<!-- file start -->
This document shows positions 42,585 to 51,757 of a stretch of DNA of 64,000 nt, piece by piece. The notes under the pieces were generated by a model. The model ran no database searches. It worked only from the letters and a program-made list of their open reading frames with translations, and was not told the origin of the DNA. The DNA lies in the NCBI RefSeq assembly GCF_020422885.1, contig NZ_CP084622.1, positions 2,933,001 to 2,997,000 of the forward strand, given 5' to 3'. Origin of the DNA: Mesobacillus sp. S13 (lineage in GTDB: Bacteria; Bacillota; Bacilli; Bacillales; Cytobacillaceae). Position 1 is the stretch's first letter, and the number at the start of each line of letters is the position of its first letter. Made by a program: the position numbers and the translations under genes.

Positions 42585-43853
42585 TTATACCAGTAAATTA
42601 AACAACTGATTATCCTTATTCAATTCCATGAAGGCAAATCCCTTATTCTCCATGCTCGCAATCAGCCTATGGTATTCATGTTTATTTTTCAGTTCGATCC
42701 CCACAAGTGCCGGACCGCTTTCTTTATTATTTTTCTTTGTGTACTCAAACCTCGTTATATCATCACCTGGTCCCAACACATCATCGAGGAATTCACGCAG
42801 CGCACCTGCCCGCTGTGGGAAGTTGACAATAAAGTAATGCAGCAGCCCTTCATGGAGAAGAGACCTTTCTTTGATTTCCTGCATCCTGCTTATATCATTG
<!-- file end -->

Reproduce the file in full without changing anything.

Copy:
This document shows positions 42,585 to 51,757 of a stretch of DNA of 64,000 nt, piece by piece. The notes under the pieces were generated by a model. The model ran no database searches. It worked only from the letters and a program-made list of their open reading frames with translations, and was not told the origin of the DNA. The DNA lies in the NCBI RefSeq assembly GCF_020422885.1, contig NZ_CP084622.1, positions 2,933,001 to 2,997,000 of the forward strand, given 5' to 3'. Origin of the DNA: Mesobacillus sp. S13 (lineage in GTDB: Bacteria; Bacillota; Bacilli; Bacillales; Cytobacillaceae). Position 1 is the stretch's first letter, and the number at the start of each line of letters is the position of its first letter. Made by a program: the position numbers and the translations under genes.

Positions 42585-43853
42585 TTATACCAGTAAATTA
42601 AACAACTGATTATCCTTATTCAATTCCATGAAGGCAAATCCCTTATTCTCCATGCTCGCAATCAGCCTATGGTATTCATGTTTATTTTTCAGTTCGATCC
42701 CCACAAGTGCCGGACCGCTTTCTTTATTATTTTTCTTTGTGTACTCAAACCTCGTTATATCATCACCTGGTCCCAACACATCATCGAGGAATTCACGCAG
42801 CGCACCTGCCCGCTGTGGGAAGTTGACAATAAAGTAATGCAGCAGCCCTTCATGGAGAAGAGACCTTTCTTTGATTTCCTGCATCCTGCTTATATCATTG